2021 Archives | AIA Atlanta

Edge on the BeltLine

While the architecture of Edge on the Beltline is visually interesting with the obvious motif of striated materials, it’s the urban/site connections that drive the design to a successful outcome. The challenge for the design team at Edge on the Beltline was to design a cohesive community that worked at both the local and urban scale. This challenge was immediately apparent with two major street boundaries at vastly different elevations and two sections of the site separated by the Beltline.

The design started with the notion that it must address all public streets, despite the fact that Edgewood Avenue is an elevated bridge at this location. Additionally, the design team felt like it was important to connect the Edgewood sidewalk to the Beltline. Once the streets and site had been stitched together in the North/South direction the emphasis turned to the Beltline connections. The building is visually and experientially porous on the Beltline frontage, allowing residents to engage the Beltline in a multitude of ways. There are physical connections at grade from multiple access points or the pool deck. There are myriad view corridors intentionally framed from elevated amenity decks and private balconies. Finally, the design activates the beltline edge with a curated retail experience ranging from chef-driven restaurants to healthcare, allowing residents and the local community to engage with the architecture in a very meaningful way.

Urban Forest Mod

Amongst our clients, we see the recurrent trend of looking for a house to renovate or build new in the neighborhood they already live in. They love their neighborhoods, and they want to stay. Properties with the right potential seem to reveal themselves. The discovery of the perfect place could be on a daily walk, drive to work, or in this case, a private sale opportunity from a relocating friend. Our clients loved that this property backed up to an urban forest, had an east-facing flat front yard for a food-producing landscape, and a pool for intown grandkids.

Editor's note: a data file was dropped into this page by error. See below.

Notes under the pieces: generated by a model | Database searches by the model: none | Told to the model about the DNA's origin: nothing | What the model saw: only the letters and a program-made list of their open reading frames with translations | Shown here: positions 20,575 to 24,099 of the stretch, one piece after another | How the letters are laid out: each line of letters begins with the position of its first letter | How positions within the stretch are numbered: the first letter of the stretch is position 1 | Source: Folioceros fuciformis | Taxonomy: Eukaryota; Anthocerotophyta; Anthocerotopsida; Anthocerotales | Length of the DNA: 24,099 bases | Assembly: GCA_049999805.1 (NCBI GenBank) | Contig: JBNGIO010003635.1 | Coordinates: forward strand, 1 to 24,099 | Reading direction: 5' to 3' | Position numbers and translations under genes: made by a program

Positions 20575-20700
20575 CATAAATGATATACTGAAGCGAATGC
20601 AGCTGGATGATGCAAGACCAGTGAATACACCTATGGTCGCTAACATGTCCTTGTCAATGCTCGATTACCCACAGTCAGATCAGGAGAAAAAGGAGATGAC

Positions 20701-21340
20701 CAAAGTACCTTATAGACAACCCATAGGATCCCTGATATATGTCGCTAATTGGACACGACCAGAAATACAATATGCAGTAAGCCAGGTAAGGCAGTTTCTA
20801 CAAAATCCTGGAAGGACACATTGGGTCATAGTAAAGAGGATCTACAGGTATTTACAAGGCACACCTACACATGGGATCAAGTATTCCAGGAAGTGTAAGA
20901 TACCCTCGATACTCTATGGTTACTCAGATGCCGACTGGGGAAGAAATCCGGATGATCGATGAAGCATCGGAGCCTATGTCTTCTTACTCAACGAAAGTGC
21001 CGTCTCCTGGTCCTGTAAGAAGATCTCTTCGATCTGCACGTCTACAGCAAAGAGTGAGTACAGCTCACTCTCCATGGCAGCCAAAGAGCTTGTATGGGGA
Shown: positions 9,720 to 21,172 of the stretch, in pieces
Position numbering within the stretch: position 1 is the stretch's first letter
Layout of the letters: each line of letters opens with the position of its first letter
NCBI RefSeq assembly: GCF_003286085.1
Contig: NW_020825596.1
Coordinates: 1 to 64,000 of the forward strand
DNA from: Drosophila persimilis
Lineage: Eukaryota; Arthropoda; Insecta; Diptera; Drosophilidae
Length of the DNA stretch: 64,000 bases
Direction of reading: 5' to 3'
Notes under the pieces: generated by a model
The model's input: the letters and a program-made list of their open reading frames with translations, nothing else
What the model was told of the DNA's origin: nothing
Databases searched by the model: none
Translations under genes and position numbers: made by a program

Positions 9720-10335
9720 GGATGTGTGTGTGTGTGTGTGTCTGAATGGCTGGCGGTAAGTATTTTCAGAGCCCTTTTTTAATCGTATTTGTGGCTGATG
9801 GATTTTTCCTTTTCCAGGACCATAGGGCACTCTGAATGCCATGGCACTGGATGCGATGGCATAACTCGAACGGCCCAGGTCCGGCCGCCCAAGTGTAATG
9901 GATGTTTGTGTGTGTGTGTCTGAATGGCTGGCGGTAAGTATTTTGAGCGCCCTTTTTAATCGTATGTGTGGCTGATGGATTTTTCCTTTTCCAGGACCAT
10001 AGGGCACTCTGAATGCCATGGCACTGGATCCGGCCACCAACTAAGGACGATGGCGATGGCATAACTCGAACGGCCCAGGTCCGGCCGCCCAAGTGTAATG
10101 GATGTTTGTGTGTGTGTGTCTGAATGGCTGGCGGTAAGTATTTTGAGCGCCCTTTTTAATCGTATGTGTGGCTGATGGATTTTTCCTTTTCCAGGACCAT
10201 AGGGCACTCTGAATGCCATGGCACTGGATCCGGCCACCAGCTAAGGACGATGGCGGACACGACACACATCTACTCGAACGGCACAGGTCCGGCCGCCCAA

Jones Pierce was engaged to reimagine the 60’s mid-century ranch, complemental to the lifestyle of the era it was built, into a space that would reflect how our modern, open-minded, stylish downsizers wanted to live. The 1962 house is in the National Register Historic District, one of the most restrictive character areas in the City, on an isolated mid-century infill street subjected to historic commission approval.

The subjective drama began when the client’s desire to evolve a home that appeared to provide the perfect framework for their vision of modern living, clashed with the Historic Preservation Commission’s desire to preserve consistent characteristics of architecture and site development within the district.

Sandy Lake Residence

This 3200-square-foot new construction home sits on a gently rolling, heavily wooded, seven-acre property about 45 minutes outside of Atlanta. In this home, as with all of our projects, there is an emphasis on very site-specific design and seamless integration of the home with the outdoors with specific emphasis here on views to the small lake. Given the rural context, we wanted to balance the very contemporary forms with a more organic materiality that helps the house blend into its’ surroundings and give a more rustic, “raw” feel on both the exterior and interior.

Merry Wood

The owners’ love of France inspired this Norman-style residence in Atlanta. Large, mullioned windows and archways lighten the massing and update the classical style. The three gables, turret and porte-cochère provide a visual progression to the front of the home, which is at the crest of the four-acre property. This contemporary interpretation of time-honored French architecture continues in the interior, which is open and light-filled with an emphasis on the flow and connectivity between rooms.

The interior architecture program is based on two cross axes. The entry axis leads from the foyer to the dramatic, two-story stair hall, accessing the lower and upper floors. A cross-axis through the entry on the front side, unites the library, foyer, music room and dining room. An interior gallery connects to less-formal spaces—kitchen, breakfast room and family room with adjoining loggia. The center mass is flanked by one-story wings for the master bedroom suite and a mudroom leading to the porte-cochère.

The arrangement conceals two garages and a storage area in the back. Three bays project from the rear of the residence and a pool cabana opens to a spacious terrace with oval pool. Doric columns and pilasters, a stately fireplace and vaulted ceiling imbue a classical formality to the loggia. Materials used, including the metal roof over the pool cabana and breakfast room, were selected to relax the overall sensibility from this perspective.